The Le Mans 24 Hour race may still be some three weeks away, but the countdown to the World’s most iconic Sportscar race begins in earnest this weekend with the annual ACO test day at the famous circuit.
While Audi is expected to totally dominate the race with its twin pronged attack of the new Audi R18 e-tron quattro hybrid, and the more conventional R18 Ultra, most of the media attention at this year’s race will focus on Japanese manufacturers.
Toyota’s return to the track after more than a decade has raised more questions than answers.
The new TS030 is a Petrol Hybrid powered by a 3.4 litre normally aspirated V8.
The engine is a proven quantity serving time in the rear of the Rebellion team LMP1 Lolas, and the hybrid system is also well developed, as used in the Lexus LFA which took a class victory in this year’s Nurburgring 24 hour race.
But early season form has been hard to read, the car’s planned debut at Spa had to be cancelled following a crash during testing that destroyed the team’s only chassis.
Despite this the team were at Spa, but just for a photo opportunity, then it was straight on to Magny Cours for testing.
Alex Wurz and Nicolas Lapierre completed 81 laps of testing with the new car at Magny-Cours in mostly wet conditions.
“I mainly concentrated on the development side, both in rainy and dry conditions.” said Nicolas Laprirre. “Despite the bad weather, this testing on wet track has been constructive. It was important for us to see how the new aero package performed on these conditions. We made some good progress, both in terms of chassis and engine.”
Wurz and Lapierre will be joined at Le Mans by Japanese driver Kazuki Nakajima in car #7 with the experience team of former F1 drivers Anthony Davidson, Sebastian Buemi and Former Peugeot driver Stephan Sarrazin in #8.
The Frenchman replaces Hiroaki Ishiura, who withdrew from the race earlier this month due to a back complaint.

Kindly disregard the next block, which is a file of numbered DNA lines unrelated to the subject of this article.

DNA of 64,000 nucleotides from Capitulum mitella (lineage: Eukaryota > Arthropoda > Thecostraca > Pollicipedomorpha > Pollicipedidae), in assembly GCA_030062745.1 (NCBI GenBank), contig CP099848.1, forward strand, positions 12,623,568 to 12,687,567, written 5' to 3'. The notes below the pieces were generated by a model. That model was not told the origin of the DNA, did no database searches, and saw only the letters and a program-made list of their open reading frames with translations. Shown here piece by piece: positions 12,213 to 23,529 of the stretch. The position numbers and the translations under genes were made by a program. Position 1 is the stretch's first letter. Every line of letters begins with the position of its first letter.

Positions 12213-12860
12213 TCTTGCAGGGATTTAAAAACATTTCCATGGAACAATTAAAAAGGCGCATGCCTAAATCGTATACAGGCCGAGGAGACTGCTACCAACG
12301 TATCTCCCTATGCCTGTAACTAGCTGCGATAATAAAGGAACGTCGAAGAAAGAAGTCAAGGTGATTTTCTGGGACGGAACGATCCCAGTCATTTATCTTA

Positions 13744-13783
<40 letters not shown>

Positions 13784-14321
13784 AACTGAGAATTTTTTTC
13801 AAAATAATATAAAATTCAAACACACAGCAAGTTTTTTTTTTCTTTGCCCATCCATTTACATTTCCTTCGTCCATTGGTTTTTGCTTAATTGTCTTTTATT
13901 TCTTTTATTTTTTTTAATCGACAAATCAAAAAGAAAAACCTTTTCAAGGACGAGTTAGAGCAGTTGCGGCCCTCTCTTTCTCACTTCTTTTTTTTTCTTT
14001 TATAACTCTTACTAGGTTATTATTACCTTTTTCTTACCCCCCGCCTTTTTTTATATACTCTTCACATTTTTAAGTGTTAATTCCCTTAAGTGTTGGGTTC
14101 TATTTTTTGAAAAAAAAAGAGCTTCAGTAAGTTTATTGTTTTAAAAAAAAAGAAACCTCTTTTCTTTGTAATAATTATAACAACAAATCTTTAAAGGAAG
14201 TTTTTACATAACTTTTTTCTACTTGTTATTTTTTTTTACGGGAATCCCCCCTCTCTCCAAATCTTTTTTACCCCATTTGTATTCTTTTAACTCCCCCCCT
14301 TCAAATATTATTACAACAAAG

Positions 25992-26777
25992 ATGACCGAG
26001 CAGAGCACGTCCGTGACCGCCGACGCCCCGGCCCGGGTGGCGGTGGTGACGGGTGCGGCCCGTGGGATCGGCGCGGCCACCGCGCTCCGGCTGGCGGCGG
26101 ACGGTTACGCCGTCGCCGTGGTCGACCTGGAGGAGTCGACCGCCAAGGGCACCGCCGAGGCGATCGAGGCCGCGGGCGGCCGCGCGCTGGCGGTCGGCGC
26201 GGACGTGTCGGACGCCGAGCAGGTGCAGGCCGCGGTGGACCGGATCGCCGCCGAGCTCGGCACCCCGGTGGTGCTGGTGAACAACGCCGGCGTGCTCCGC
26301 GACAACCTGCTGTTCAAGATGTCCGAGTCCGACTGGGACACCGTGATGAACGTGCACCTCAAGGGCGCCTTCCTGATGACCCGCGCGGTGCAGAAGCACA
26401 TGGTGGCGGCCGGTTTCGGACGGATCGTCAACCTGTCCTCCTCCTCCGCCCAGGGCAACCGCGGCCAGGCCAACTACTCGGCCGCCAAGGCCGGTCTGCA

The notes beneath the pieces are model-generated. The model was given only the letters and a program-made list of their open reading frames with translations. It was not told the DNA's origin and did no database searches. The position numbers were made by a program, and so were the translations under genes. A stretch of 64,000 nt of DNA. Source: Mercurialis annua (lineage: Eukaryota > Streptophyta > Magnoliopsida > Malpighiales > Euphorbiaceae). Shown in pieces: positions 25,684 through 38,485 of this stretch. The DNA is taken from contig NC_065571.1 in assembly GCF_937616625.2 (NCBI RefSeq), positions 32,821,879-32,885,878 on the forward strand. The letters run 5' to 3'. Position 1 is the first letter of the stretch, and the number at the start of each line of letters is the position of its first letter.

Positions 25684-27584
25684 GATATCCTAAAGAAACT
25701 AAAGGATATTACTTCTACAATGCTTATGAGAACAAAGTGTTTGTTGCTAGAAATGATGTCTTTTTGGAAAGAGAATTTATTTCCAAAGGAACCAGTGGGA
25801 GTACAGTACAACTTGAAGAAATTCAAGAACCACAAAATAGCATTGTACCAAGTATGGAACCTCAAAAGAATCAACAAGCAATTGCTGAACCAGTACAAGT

The other Japanese manufacturer to gather plenty of test day attention will be Nissan.
While Nissan engines provide the power for the majority of LMP2 cars competing at Le Mans, it will be the revolutionary new DeltaWing that will be the focus of race fans and sceptics around the world.
Originally conceived as a potential Indycar chassis the move by Le Mans promoters the Automobile Club d’l Ouest (ACO) was a master stroke of marketing.
The unique DeltaWing instantly become the subject of International media attention.
Nissan came on board early in 2012 as the supplier of the cars engine, a 1.6 litre turbo four putting out a fairly unremarkable 300 BHP.
Although footage of the car testing is widely available the team is still very coy on performance figures and there are some that believe that the car will not even make the race due to it being too slow.
The whole DeltaWing saga wouldn’t have been taken seriously at all apart from the fact that it was fronted by some of the most respected people in American Motorsport including Dan Gurney, Duncan Dayton and Dr Don Panoz.
Of course the real question is even if the concept proves competitive, the fact is the car doesn’t comply with any regulations for any race series anywhere in the World.
According to Dr Panoz the car’s long term future could well be a one make series, either as a sportscar or in it’s original openwheeler form.
“The DeltaWing was born as a single-seater racing car originally and we’d love to bring that configuration to the track as well.” said Panoz.
“There are a lot single seater one-make championships throughout the world that to the casual fan all look remarkably similar. The hard-core fans can obviously tell the difference but the man on the street really doesn’t know the difference between an IndyCar, World Series by Renault, AutoGP, GP2, Formula 2, GP3, Superleague Formula or even F1.
“If you lined up a grid full of DeltaWing single seater cars, you would certainly know the difference.”
Whether the concept has the potential to live beyond it’s invited Le Mans appearance we’ll only know after seeing it perform on the track.
This weekend, we’ll get our first real idea of just how feasible that is.
There is no live TV coverage of the Le Mans test day but as usual the team at Radio Le Mans has every step covered. You can listen here.
Remember that In Pit Lane will be at the 2012 Le Mans 24 hour so keep coming back here for our unique take on the World’s most famous Motor Race.